Elizabeth saw her father's grief and disappointment and was determined to fill her brother's place. By his own words, he had made it clear to her that a girl was not as worthwhile to him as a boy. She applied herself to her studies and excelled in Greek, Latin, and mathematics, hoping to please her father and proving to him that a girl could be as good a student as a boy. But the expected commendation did not come. She then took up additional studies and prepared herself to enter Union College, but she was refused because of her gender.
Upon this denial, Elizabeth entered the Troy Female Seminary and received an excellent education, the finest available to women at that time. After a few years at Troy Female Seminary, Elizabeth returned home and spent seven years studying law in her father's office.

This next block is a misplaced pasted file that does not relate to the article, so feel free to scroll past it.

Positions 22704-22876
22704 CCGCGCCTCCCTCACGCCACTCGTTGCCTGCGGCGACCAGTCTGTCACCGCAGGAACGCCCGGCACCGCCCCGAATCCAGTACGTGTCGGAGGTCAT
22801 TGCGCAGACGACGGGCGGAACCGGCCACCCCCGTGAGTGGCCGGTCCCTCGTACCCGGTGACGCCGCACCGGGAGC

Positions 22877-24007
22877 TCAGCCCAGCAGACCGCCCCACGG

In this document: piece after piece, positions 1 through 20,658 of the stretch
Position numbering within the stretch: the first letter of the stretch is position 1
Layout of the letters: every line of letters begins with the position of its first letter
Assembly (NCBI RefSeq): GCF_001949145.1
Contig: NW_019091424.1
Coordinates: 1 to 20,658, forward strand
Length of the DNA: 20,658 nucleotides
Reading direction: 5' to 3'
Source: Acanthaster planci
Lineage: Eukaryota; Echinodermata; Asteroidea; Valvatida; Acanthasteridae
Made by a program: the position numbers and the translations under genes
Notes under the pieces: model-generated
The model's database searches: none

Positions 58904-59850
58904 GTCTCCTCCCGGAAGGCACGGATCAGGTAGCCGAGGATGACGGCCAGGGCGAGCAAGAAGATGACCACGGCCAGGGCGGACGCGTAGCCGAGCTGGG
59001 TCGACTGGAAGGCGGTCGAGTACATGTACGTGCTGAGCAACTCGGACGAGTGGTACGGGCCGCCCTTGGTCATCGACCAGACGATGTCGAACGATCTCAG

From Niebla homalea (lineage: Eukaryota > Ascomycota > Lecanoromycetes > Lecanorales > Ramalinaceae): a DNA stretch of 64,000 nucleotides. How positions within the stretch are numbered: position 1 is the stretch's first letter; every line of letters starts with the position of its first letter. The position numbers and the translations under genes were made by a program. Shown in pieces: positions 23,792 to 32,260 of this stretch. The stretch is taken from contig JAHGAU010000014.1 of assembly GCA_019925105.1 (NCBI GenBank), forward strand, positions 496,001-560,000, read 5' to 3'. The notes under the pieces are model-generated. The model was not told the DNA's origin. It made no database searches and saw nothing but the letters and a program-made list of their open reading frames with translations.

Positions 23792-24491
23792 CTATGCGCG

In time, Elizabeth met and married Henry Stanton, an activist in the anti-slavery cause. The word "obey" was omitted from the wedding ceremony at her insistence. The couple attended the World's Anti-Slavery Convention in London on their wedding tour. Here Mrs. Stanton met Lucretia Mott, who, with others, had been sent as delegates from the United States. During the convention, the women delegates were not seated or allowed to vote. This convinced Elizabeth that women should hold a convention for their own rights (Adelman, Famous Women, p. 172).
Upon her return to America, Mrs. Stanton was instrumental in calling the first Women's Rights Convention. The idea first came about in 1847 after her move to Seneca Falls, where she was isolated and increasingly exhausted by a growing family. Her father, hearing of this, feared she had become insane and visited her to discourage her from undertaking such a project.